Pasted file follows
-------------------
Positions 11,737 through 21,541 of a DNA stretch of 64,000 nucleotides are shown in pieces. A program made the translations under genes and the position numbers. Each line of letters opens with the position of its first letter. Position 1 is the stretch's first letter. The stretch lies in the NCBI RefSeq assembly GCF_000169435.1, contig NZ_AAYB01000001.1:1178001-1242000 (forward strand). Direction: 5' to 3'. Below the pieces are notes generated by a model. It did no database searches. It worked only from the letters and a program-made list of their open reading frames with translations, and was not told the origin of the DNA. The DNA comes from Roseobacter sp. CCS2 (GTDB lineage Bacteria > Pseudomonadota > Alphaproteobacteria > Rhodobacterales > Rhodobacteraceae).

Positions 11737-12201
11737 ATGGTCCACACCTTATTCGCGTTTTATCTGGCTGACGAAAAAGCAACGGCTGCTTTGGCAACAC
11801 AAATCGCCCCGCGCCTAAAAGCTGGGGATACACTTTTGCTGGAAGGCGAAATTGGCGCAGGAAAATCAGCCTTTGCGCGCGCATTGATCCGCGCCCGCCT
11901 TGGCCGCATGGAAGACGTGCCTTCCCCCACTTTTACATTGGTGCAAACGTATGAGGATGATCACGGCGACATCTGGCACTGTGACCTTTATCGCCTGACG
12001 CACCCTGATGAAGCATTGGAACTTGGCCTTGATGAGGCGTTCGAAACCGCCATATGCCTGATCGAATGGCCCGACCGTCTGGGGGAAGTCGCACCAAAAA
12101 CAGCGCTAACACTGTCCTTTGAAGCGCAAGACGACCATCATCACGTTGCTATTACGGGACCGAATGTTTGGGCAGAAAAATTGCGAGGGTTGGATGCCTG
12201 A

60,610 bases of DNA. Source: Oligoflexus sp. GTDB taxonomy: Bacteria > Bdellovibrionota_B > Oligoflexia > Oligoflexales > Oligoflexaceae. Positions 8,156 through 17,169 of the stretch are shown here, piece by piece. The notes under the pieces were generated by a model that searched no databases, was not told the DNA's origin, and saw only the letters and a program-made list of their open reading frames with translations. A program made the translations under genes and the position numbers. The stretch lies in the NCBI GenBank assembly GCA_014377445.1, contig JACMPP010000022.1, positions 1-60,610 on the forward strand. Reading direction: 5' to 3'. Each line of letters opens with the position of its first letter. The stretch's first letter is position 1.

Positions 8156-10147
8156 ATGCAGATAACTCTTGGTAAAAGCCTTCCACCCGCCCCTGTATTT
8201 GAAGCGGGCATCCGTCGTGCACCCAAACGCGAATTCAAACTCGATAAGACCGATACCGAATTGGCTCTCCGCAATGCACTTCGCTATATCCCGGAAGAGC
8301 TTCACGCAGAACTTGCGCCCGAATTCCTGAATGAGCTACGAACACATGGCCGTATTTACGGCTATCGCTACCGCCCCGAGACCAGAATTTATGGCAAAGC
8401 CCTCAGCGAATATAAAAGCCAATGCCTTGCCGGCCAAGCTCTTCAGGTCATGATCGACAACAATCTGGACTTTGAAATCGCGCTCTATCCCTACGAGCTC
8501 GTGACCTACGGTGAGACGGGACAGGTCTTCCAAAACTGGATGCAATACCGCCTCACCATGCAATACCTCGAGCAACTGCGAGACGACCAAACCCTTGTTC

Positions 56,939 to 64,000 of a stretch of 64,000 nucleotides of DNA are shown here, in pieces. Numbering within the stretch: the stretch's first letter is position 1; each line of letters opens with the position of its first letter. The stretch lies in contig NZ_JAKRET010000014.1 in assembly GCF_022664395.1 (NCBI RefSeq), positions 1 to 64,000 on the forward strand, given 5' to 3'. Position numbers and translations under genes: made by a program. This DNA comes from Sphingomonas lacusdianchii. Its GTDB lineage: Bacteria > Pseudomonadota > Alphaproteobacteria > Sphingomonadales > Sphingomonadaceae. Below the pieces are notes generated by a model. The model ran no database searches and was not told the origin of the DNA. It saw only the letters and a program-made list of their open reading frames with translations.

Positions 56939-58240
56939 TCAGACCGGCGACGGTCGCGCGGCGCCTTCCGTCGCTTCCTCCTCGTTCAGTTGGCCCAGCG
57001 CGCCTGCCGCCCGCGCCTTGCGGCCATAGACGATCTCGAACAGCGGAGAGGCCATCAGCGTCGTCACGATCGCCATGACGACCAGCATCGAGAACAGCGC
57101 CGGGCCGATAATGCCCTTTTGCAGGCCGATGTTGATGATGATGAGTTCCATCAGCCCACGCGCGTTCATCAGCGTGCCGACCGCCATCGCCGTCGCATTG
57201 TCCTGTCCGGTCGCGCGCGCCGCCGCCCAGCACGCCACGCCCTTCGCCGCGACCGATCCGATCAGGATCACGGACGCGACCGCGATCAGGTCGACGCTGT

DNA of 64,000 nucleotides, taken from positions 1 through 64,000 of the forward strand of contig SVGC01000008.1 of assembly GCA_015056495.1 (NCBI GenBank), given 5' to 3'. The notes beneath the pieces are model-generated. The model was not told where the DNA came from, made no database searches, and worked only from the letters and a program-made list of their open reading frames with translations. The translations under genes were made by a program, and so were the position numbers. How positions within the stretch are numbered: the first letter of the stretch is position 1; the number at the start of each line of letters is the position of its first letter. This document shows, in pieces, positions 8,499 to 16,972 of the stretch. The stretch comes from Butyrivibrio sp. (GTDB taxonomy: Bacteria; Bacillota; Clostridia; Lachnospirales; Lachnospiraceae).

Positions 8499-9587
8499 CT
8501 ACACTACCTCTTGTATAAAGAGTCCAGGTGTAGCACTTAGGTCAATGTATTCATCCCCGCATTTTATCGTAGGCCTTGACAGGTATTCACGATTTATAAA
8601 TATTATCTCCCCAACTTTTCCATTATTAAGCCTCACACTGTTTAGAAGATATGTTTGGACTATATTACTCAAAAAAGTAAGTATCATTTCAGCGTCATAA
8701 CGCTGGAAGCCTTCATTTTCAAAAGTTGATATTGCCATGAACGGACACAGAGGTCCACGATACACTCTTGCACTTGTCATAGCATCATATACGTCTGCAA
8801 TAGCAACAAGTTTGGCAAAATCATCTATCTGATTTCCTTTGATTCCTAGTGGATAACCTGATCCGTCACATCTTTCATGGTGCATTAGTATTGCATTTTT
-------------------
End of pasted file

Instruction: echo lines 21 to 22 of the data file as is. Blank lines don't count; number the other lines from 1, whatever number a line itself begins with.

57201 TCCTGTCCGGTCGCGCGCGCCGCCGCCCAGCACGCCACGCCCTTCGCCGCGACCGATCCGATCAGGATCACGGACGCGACCGCGATCAGGTCGACGCTGT

DNA of 64,000 nucleotides, taken from positions 1 through 64,000 of the forward strand of contig SVGC01000008.1 of assembly GCA_015056495.1 (NCBI GenBank), given 5' to 3'. The notes beneath the pieces are model-generated. The model was not told where the DNA came from, made no database searches, and worked only from the letters and a program-made list of their open reading frames with translations. The translations under genes were made by a program, and so were the position numbers. How positions within the stretch are numbered: the first letter of the stretch is position 1; the number at the start of each line of letters is the position of its first letter. This document shows, in pieces, positions 8,499 to 16,972 of the stretch. The stretch comes from Butyrivibrio sp. (GTDB taxonomy: Bacteria; Bacillota; Clostridia; Lachnospirales; Lachnospiraceae).